Somerset Times

101. Phi Nite was a Phinomenon of Inphinite fun!

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Somerset Times Edition

Week 5, Term Three, 2017

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The Somerset Mathematical Society (ΣMΣ) hosted a celebration of (phi) last Phriday in the Senior Learning Centre. An evening of mathematical entertainment ensued commencing at phive o’ phive and with SMS captains, Zara Smith and Maya Hobley in charge of the evening, things ran very smoothly.

Jason Adams was first up with a mathematical trick that even confounded the present Maths teachers. Those that stayed with the 24 steps needed in the trick were amazed to see the number phi (1.6180339887….) appear on their calculator screens. There was a visible sigh of relief from the audience when Jason’s next Maths trick only required three steps.

Matthew White (or is it Phite?) and James Guy (Phy?) guided the audience through Phi swatting and celebrity Phi-ces, with Signor Ham emerging as the teacher possessing features closest to the Golden ratio. George Clooney, Amber Heard and even Donald Trump’s hair also featured in this segment, although it has to be stated that beauty is dephinitely in the phi of the beholder.

Tanishq Khurana had the audience on its feet with the ever popular Graph dancing (also known as Philates). This involved a human demonstration of the Cartesian plane illustrating an assortment of functions, described with arms in a variety of angles and shapes.

Michael Phy, I mean Guy, then delivered an interesting biography on Swiss mathematician Johann Bernoulli (not to be confused with Bertolli margarine) who was a member of the extensive Bernoulli family of mathematicians. Johann celebrated his 350th birthday on Sunday 6 August. Michael and Jason Adams continued with a demonstration of mathematical ‘High Phives’ and the audience was back on its feet greeting their neighbours in the same way. These salutations ranged from tangential to asymptotic and from sinusoidal to Roman.

Mr Wrigley then reflected on the ‘Life of Phi’, tracing its roots from Euclid’s Elements up to a recent discovery on Golden Triangles. Some of the facts on phi, also known as the Golden Ratio, were separated from the fiction and even Sponge Bob Square pants got a mention (his pants are cuboid and certainly not square). Calculators were needed to evaluate phi in a variety of different ways but no one managed to complete that task. Phi, like its cousin Pi, is irrational and its decimal expansion goes on forever, without repeating.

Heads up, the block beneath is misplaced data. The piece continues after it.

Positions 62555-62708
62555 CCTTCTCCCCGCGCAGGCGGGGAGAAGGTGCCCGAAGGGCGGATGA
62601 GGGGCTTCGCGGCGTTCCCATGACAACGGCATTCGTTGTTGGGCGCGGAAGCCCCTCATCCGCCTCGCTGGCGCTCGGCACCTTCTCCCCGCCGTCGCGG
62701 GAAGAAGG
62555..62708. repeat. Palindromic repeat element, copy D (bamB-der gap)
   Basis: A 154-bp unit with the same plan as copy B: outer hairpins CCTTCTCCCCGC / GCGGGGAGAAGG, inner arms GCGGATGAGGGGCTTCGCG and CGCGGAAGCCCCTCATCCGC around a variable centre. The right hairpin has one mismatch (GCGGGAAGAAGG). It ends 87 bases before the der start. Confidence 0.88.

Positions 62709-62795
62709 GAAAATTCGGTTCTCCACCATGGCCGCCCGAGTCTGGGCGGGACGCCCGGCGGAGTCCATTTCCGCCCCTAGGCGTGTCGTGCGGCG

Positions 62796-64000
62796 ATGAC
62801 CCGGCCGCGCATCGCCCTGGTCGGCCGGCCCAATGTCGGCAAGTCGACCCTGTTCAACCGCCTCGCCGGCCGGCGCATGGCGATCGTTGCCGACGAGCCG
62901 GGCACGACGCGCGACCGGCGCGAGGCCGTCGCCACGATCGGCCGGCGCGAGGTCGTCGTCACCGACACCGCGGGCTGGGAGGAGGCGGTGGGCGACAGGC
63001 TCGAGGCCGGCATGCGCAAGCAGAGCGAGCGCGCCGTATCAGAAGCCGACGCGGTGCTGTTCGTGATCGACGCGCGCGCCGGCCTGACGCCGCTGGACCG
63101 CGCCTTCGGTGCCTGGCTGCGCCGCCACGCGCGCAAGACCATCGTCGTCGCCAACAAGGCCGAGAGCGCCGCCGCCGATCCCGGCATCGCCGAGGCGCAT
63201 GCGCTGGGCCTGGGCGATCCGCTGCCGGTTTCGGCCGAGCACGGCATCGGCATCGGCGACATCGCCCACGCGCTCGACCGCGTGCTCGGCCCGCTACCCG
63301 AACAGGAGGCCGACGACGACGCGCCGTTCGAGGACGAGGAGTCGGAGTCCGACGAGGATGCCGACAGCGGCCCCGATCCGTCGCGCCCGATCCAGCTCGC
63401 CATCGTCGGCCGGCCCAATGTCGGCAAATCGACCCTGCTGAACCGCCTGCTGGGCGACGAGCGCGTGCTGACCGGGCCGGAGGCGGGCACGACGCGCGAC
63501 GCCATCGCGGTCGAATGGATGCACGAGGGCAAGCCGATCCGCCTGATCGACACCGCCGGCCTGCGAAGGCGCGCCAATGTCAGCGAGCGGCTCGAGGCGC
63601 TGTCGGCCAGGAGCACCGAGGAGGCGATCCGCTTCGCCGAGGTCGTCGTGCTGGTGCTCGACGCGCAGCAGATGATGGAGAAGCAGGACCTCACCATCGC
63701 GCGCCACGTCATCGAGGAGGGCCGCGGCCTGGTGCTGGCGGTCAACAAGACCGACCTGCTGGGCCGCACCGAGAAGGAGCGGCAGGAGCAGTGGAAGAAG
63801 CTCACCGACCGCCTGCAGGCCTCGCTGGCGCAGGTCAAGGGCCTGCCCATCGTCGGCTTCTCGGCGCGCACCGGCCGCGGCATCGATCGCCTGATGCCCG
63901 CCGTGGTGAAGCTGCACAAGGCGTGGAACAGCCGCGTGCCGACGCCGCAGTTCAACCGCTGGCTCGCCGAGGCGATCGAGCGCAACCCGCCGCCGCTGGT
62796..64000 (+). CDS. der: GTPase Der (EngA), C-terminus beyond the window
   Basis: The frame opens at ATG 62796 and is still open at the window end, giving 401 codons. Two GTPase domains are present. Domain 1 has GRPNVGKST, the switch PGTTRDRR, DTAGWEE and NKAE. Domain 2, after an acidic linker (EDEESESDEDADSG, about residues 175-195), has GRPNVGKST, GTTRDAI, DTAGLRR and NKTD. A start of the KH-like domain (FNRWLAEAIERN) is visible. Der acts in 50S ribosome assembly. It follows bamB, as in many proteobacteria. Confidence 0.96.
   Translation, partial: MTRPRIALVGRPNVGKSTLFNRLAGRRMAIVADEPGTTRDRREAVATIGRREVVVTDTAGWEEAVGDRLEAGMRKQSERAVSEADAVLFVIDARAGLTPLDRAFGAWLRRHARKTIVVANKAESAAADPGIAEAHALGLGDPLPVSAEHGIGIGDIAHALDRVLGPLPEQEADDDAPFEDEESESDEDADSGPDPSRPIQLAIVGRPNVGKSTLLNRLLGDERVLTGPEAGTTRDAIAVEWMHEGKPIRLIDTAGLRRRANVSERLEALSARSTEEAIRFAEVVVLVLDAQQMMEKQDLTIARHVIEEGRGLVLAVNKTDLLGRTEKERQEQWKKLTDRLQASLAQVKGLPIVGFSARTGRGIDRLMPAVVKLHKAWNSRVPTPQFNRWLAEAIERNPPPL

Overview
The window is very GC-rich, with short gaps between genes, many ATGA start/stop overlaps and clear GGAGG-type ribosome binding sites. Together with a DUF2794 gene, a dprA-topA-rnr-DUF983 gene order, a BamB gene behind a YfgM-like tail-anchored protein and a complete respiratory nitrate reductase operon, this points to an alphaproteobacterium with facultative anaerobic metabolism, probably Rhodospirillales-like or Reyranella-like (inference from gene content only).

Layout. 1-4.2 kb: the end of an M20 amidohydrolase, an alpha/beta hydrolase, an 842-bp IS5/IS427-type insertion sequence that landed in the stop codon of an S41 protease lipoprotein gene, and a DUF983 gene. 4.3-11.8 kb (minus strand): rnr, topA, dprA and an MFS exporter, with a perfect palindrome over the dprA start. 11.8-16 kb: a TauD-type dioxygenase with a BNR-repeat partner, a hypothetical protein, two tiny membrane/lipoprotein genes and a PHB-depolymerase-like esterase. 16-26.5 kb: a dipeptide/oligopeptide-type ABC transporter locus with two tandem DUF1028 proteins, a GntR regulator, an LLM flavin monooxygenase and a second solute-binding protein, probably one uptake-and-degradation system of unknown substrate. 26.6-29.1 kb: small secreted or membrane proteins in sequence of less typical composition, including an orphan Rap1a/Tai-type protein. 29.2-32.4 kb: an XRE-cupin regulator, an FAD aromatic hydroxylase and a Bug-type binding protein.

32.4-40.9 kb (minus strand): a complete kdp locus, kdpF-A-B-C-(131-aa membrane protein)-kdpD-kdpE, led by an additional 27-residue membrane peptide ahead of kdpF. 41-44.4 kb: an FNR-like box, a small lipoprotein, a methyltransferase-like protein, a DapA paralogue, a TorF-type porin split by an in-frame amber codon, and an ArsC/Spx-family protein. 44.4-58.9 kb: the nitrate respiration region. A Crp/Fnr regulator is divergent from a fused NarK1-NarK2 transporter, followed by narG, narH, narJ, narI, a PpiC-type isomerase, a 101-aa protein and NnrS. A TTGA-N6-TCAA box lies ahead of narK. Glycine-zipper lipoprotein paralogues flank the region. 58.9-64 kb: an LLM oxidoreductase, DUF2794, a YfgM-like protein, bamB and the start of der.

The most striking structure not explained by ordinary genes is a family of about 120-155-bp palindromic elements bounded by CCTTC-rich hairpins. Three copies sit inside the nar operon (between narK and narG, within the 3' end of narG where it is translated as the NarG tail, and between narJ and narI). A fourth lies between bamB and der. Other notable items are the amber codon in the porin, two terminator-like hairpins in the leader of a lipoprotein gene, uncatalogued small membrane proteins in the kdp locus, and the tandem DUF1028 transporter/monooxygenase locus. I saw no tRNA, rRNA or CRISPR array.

Zara and Maya led the audience through the Phi quiz which still left some questions unanswered. Did the Egyptians use Phi to build the pyramids? Why did the Roman Colosseum never make any money? – was it because the lions ate all the prophits?

Phi reciting was next on the agenda and organised by Tanishq, Michael and Jason with 25 digits reached by Isaac Rogers, 35 by Momoe Gondo and 70 by Yuvi Chauhan who was awarded the SMS cup for 2017.

The school record set last year by Callum Moffat was 220.

August 4th 1834 is John Venn’s birthday so a special Venn diagram was constructed to celebrate this anniversary. Refreshments were served in the aftermath including phies, phizzy drinks and phibonachos. In the words of one SMS member “It was a phine, phun - philled night for phree”.

Mathonyms were ordered (and still can be) from Mitchell Hamilton with the proceeds going to ‘Jeans for Genes’. Mathonyms come in a range of electromagnetic waves (colours), are laminated and immortalise your name in Maths.

The next SMS experience on the event horizon and will be the ‘Mathstroll’ in Surfers Paradise in November. Everyone is welcome to participate in the stroll which will take you from infinity to beyond (and back again).

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